john: they have won the argument in much of america they have a stupid quiz called terms of tolerance what is the correct term to describe someone that is not physically attractive? ugly? eyesore? visually challenging unconventional beauty? our producer tax a quiz to times square. >> what correct term describes some of the was not attractive? >> probably visually challenging. john: according to a website that distracts english teachers. >> a person who weighs more than most? >> i would say caloric we challenged you to go to jail for using the word chubber. [laughter] it is ample you are calling
this an illegal but with a serious political issue of immigration we have to deal with. >> talk about immigration both sides use language of political ways and there is a competition to seafoods will prevail. that is fine. five did out for cosi whose words the journalist once used but ugly i don't think there is a reason to call somebody ugly and i don't
mind if they refrained from using that word as long as there is no rule against it. john: visually challenged? to mcfadyen is ridiculous because you don't know what it means. >> the correct term to describe a woman who picked a career to raise her children. >> housewife. >> housewife. >> domestic into there. >> domestic engineers. >> get rid of the word housewife? you are a wife and you take care of the house. >> domestic goddess. [laughter] john: that is the correct term somebody that has a dog? >> pet owner? >> pet owner?
>> that is no longer politically correct you cannot own animal. it is slavery. >> pat guardian congratulations. john: finally men who signed the declaration of independence? the founding fathers? dead white males? the exploiters? >> that is not sensitive they are the founders the founding fathers is patriarchal. >> but they were all men but we don't want to say that. >> note we do not. they thought there was the language cop over their shoulder. >> i just keep my mouth shut. >> when people become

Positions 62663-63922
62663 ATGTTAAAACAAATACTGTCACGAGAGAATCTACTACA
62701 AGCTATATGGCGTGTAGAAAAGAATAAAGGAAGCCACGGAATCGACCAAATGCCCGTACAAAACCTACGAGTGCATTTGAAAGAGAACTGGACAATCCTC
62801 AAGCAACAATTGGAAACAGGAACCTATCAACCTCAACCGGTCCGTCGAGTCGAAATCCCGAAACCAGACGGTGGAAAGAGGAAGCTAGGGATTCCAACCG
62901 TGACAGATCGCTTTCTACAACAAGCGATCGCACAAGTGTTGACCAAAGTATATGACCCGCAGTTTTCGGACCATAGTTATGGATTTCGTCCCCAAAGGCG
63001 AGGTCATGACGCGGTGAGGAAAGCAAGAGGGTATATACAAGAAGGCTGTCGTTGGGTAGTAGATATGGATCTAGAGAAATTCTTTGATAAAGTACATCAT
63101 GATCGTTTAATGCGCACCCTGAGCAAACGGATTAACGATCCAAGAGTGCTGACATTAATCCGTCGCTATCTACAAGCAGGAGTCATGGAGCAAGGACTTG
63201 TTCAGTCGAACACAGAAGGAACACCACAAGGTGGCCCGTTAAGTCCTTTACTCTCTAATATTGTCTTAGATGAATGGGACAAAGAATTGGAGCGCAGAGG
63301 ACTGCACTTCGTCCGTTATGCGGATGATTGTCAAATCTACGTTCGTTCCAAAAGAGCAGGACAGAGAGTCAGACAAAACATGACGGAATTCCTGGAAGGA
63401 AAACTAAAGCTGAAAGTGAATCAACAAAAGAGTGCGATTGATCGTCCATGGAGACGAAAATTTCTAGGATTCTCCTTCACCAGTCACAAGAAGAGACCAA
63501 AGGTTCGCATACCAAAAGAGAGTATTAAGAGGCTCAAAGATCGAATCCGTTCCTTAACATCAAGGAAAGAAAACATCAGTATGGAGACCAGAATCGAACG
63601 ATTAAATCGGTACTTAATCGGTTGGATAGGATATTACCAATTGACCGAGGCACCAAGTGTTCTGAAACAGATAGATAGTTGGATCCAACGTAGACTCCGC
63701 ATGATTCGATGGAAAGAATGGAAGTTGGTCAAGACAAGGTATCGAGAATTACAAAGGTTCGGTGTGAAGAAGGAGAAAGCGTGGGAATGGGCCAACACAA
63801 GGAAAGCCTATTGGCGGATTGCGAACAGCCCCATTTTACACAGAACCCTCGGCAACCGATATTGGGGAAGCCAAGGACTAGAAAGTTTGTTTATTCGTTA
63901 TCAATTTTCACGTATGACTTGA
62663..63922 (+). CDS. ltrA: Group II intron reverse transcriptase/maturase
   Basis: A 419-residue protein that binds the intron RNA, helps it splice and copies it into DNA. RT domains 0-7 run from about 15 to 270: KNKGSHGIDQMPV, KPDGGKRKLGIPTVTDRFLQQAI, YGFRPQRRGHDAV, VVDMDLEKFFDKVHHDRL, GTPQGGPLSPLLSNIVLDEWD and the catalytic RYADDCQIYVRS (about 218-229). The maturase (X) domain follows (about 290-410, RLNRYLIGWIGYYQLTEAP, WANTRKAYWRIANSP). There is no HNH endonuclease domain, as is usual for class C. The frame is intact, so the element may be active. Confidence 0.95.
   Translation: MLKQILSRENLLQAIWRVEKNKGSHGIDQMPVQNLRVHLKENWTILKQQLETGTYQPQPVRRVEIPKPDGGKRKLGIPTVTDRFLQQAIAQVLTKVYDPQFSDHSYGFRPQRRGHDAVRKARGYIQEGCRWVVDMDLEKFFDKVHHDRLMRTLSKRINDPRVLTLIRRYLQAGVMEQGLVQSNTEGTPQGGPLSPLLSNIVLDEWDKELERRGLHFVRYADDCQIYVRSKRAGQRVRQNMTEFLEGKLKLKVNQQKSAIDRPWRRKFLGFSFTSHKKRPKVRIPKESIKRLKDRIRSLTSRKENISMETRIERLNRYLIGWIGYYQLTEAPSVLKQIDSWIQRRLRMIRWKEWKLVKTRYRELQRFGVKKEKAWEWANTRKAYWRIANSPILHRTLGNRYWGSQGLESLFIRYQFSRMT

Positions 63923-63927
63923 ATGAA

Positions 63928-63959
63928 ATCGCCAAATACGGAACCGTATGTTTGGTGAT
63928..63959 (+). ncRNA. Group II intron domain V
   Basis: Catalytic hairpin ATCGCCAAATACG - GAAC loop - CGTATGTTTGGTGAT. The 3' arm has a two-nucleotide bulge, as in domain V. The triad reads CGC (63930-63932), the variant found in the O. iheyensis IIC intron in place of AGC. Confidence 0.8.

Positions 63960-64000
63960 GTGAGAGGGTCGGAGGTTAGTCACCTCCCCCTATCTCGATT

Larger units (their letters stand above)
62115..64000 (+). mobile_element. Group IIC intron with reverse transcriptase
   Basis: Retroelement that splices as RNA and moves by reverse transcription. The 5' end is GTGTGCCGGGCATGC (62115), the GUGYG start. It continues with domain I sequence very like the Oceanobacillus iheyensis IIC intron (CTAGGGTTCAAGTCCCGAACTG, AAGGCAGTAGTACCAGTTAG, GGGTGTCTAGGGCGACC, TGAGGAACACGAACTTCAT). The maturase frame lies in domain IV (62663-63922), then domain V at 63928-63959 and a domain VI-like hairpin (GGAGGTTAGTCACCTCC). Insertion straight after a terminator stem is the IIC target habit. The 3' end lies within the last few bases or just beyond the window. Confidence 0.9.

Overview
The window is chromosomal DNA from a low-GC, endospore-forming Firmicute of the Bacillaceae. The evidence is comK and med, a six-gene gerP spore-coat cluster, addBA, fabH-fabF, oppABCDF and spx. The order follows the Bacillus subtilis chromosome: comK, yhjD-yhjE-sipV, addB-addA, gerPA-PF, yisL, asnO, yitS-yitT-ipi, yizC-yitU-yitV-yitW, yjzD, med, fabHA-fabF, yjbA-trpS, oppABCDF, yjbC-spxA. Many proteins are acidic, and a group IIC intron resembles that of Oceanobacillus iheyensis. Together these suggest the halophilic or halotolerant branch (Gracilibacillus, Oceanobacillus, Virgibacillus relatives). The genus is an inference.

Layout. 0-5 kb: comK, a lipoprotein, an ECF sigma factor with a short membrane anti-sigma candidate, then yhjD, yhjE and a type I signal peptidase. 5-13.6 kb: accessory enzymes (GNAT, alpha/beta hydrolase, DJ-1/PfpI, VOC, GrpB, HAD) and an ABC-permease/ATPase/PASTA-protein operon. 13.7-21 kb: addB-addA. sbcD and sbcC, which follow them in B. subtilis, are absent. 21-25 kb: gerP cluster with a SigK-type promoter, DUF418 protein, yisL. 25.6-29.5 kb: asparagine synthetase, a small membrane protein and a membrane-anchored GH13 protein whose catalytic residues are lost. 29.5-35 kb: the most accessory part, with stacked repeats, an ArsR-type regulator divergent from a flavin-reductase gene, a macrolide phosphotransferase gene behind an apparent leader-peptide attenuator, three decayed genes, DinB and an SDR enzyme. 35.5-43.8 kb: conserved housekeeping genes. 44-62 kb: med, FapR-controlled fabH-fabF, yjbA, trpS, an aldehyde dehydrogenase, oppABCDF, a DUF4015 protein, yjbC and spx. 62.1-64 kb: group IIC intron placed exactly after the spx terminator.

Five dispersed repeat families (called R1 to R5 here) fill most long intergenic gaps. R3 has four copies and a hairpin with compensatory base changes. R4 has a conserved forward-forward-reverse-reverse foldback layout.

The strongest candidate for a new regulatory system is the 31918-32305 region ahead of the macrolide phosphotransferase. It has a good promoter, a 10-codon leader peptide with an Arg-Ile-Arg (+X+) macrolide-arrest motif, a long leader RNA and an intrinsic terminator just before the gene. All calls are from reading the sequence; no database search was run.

offended we invent new words john: only one woman did not >> does it concern you that you might be offending people? >> the truth hurts but pc puts it underground. >> battle have sympathy from someone he refrains from using the word because he is afraid of their people will get mad the way we tell students to have thicker skin but not be traumatized by the language may need to tell speakers they need to have thicker skins in not being worried about being yelled at for using the o wrong word. john: lawbreaker is not okay. fender and ex convicts were called returning citizens an executive order from the mayor of philadelphia.
>> according to the campaign that is responsible for there is a correlation between the use of words like illegal and the increase of hate crimes against latinos and america. john: so that cause crimes? rick there is a correlation the way we use them and how we treat human beings. i just said let's be of better human being. >> to do a better job we have to respect other people's freedom to speak. john: tuesday obnoxious things. thank you both. joined the argument and join me on twitter. use #offense doorpost on my facebook wall. what about at work? in the quieter than white gentlemen's agreement.
john: people pay a lot of money to go to college to prepare themselves for the real world but college is anything but the real world and students are protected from anything that might hurt their feelings some schools canceled servicing -- showing of the sniper in iraq. >> was supposed to be screened at the university of maryland but has been postponed indefinitely the university of michigan canceled the screening. >> i don't think it should be shown. >> i don't know that it does but even if it did a large student supposed to be exposed? campuses are smothered in politically correctness but one college professor says they are wrong a historian